I’ve never been a big consumer of TV. In fact, my viewing was so scant until the age of 28 that it was only after I moved out on my own that I realised episodes of a TV series actually had a common story linking them together.
Not much has changed when it comes to my relationship with screen-delivered entertainment – I much prefer music and books. However I did recently sign up to Netflix.
It’s not the first time I’ve experienced algorithm driven content, however it is thus far the most accurate. Despite my low viewing habits, my “things we think you’d enjoy” list reads like Netflix can see directly into my brain.
You get more of whatever watch the most
It seems as though life works on a similar algorithm, giving you more of whatever you tend to be focused on.
Buying a new car? Suddenly everyone around you in traffic is driving that exact same make and model…
Super excited about the upcoming Cure or Ed Sheeran concerts? It seems like every time you turn the radio on their music is playing…
Getting caught up in the depressing ridiculousness that is South African (and world-in-general ) politics? Well, you’re going to see doom-and-gloom everywhere you look…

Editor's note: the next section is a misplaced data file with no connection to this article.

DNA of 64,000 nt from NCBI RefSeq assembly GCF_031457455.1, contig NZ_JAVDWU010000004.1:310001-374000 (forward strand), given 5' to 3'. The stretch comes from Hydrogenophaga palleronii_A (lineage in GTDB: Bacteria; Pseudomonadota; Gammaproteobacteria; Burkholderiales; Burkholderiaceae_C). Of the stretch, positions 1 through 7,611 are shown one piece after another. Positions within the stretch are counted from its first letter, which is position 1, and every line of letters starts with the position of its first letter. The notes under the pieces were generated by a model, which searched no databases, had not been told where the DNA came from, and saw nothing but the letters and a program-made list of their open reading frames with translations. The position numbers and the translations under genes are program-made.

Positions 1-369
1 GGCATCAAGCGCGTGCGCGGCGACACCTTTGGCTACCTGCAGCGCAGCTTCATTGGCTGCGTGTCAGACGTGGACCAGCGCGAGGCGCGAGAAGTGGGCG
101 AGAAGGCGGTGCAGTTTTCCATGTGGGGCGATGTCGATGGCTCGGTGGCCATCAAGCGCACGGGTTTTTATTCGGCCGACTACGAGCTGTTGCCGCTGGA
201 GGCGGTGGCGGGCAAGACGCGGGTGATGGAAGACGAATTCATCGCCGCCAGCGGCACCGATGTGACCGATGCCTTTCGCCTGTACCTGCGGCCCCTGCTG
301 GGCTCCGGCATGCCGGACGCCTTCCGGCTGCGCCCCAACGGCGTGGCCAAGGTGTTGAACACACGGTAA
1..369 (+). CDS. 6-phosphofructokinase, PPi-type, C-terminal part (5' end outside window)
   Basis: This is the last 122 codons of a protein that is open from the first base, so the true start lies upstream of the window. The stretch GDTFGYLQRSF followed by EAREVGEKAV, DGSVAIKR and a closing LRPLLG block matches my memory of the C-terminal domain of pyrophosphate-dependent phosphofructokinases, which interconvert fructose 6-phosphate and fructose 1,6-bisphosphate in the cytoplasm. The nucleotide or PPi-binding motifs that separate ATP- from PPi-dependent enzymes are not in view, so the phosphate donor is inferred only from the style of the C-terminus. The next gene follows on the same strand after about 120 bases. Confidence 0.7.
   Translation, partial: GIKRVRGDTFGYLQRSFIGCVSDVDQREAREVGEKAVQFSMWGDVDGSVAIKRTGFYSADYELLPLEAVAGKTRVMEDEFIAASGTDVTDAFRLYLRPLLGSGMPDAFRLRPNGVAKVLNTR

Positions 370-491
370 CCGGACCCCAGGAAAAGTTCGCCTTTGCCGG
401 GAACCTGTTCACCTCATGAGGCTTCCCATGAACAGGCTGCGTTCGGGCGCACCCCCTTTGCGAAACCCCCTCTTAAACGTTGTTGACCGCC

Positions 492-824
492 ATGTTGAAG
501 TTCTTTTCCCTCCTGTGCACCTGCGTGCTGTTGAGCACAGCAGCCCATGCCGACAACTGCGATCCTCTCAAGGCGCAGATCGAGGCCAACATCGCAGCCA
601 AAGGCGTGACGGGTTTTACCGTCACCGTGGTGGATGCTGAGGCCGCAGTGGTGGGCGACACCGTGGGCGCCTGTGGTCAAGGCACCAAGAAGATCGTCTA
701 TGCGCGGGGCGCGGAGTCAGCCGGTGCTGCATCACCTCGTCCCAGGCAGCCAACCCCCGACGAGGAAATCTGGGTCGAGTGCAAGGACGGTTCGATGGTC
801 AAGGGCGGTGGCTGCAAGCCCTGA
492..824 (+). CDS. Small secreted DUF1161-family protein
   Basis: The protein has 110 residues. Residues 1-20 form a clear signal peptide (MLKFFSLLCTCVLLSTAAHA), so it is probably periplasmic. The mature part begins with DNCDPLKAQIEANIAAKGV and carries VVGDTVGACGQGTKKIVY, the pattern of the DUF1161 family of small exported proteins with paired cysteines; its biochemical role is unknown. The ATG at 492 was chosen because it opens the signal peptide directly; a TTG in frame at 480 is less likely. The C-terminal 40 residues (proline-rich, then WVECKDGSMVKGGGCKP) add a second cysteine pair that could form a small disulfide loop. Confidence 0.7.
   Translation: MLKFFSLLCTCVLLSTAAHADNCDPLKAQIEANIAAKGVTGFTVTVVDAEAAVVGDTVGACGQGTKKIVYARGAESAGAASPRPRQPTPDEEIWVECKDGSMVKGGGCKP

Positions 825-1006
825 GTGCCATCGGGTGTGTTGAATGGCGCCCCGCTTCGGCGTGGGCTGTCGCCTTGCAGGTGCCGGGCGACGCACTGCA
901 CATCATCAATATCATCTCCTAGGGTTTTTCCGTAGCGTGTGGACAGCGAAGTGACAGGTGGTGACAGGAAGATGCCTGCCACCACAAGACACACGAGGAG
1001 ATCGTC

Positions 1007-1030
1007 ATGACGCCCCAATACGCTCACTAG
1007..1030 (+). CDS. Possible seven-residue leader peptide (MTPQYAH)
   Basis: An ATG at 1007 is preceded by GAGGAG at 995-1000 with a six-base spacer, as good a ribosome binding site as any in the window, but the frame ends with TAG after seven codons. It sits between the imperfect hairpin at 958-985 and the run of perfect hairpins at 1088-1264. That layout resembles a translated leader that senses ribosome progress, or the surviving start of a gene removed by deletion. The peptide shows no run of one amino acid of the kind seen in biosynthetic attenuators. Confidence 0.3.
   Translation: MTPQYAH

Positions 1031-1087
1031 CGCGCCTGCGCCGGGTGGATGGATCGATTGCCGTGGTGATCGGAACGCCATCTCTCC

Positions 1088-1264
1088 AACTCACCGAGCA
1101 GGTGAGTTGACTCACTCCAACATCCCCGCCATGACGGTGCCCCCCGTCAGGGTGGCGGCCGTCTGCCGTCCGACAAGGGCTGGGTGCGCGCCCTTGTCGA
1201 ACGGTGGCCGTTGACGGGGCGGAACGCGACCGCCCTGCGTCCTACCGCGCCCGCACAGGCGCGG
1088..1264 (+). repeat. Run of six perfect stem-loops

Although it might seem that way, it’s not exactly magic. It’s simply the fact that when you’re focusing on something specific, you’re already primed to notice things that are similar. As per the algorithm, you’ll get “more of the same”.
“Two men looked out from prison bars. The one saw the mud, the other saw the stars.”
Alan Watts’ famous Story of the Chinese Farmer shows that all events are neutral and it’s our own perception of “good” and “bad” which assign these labels to them. Of course, really amazing things happen in the world, as do really, really crappy things. But it’s usually our own beliefs and prejudices which affect the way we see or experience them.
Netflix uses your viewing history to make the necessary recommendations. In life, the quality of what you’re being given is largely dependent on your interpretation of what you’re already getting on a consistent basis.
It’s pretty easy to screw up the algorithm though. Flip your perceptions on their head. Challenge your belief in a specific approach. In any situation, whether you perceive it as good or bad, ask yourself “what else could this mean”?
Very little is cast in stone. Simply by viewing something differently, you’ll notice a shift in the recommendations. The beauty of the algorithm – both that of streaming services like Netflix and life-in-general – is that you’re largely in control of what you end up with.
So… what are you focused on?